“Her story told us not only about who she was, but also about who we are as Americans,” Ackmann said. “And certainly Toni’s story reveals a lot about Jim Crow America, sexism in the United States and what happens when you grow up with a dream that people don’t think you should have.”
Stone eventually moved to San Francisco where she joined the Barnstorming San Francisco Sea Lions and later the New Orleans Creoles, African American minor league teams.
Eventually, Syd Pollock, owner of the Indianapolis Clowns, a Negro Leagues team, picked her to replace future Hall of Fame batter Hank Aaron after the Boston Braves bought Aaron’s contract.
“She knew she was a great baseball player, but she also knew she was being used as a goal attraction. Now Pollock said, and I think rightly he said, ‘If she wasn’t a good player, the fans would come and see her. And that would be it. But if she had the talent, they would keep coming to see her,'” Ackmann said.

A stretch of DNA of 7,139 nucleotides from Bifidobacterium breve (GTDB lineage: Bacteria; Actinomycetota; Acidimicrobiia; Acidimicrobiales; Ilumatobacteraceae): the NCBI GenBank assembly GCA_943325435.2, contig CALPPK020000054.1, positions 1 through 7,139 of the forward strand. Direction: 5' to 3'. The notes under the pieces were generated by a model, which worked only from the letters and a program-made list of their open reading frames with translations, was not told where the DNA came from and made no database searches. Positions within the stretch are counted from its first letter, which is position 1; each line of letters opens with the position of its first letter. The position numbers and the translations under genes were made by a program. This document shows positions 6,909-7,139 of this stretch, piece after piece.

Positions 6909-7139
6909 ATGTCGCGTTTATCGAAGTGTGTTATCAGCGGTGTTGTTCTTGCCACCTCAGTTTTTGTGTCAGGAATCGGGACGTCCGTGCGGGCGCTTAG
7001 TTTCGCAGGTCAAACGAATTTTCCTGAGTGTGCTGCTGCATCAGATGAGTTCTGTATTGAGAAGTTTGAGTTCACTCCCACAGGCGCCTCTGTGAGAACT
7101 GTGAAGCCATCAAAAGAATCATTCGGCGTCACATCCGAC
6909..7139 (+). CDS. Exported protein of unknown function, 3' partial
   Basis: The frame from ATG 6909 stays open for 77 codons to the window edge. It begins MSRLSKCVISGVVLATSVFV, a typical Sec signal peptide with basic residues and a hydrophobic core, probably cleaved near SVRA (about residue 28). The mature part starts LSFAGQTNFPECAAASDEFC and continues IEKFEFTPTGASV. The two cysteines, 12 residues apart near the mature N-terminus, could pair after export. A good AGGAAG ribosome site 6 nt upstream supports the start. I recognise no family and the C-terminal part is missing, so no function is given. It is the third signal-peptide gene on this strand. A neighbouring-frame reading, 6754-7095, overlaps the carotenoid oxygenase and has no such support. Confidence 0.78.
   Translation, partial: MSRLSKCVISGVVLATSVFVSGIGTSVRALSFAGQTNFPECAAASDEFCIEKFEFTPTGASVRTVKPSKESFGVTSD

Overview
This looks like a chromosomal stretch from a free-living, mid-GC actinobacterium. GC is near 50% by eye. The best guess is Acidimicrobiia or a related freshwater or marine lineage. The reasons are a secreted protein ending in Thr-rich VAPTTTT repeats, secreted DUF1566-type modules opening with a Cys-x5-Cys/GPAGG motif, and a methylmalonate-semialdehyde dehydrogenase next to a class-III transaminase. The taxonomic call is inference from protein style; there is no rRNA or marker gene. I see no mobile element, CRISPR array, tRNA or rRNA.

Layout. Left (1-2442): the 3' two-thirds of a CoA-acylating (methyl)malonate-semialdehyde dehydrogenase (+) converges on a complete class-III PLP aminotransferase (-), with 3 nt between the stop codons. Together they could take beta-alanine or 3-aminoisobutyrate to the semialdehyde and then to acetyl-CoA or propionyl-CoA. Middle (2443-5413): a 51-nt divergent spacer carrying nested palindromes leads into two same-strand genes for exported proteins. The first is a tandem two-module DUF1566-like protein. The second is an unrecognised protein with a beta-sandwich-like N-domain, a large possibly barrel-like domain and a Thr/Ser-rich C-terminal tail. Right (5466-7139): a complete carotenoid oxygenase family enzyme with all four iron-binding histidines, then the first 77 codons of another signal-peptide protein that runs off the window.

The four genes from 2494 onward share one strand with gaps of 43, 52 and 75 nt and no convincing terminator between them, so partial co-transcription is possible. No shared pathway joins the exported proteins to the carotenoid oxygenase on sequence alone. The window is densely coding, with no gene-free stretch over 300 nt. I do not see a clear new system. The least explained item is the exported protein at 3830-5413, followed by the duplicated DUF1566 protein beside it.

“And baseball historians say that in the 1952-1953 seasons, Toni Stone carried the Negro Leagues on her back, you know, to still make it a financially viable business,” Ackmann added.
Stone later signed with the Kansas City Monarchs and played with or against many baseball greats, including Willie Mays, Ernie Banks and Satchel Paige.
She faced a lot of sexism from teammates, fans and the media. A 1954 story about female athletes in Jet Magazine described Stone as “sympathetic, feminine without the diamond”. Ackmann said Stone was often mocked by fans, who told her to go home to make dinner for her husband.
Ackmann said it’s tough as a woman trying to get into a men’s team.
“They thought it would dilute the strength of the team,” Ackmann said. “But then when they saw that she was helping them and that she could play, she was very quick. She was good second base with double play. She was pretty good at hitting. Then her attitude changed.”
“The best day of my life”
Stone retired after the 1954 season but remained active in baseball in the San Francisco Bay Area for the rest of her life.
Ackmann and others who have researched Stone’s groundbreaking efforts in baseball say they are amazing, especially given the era.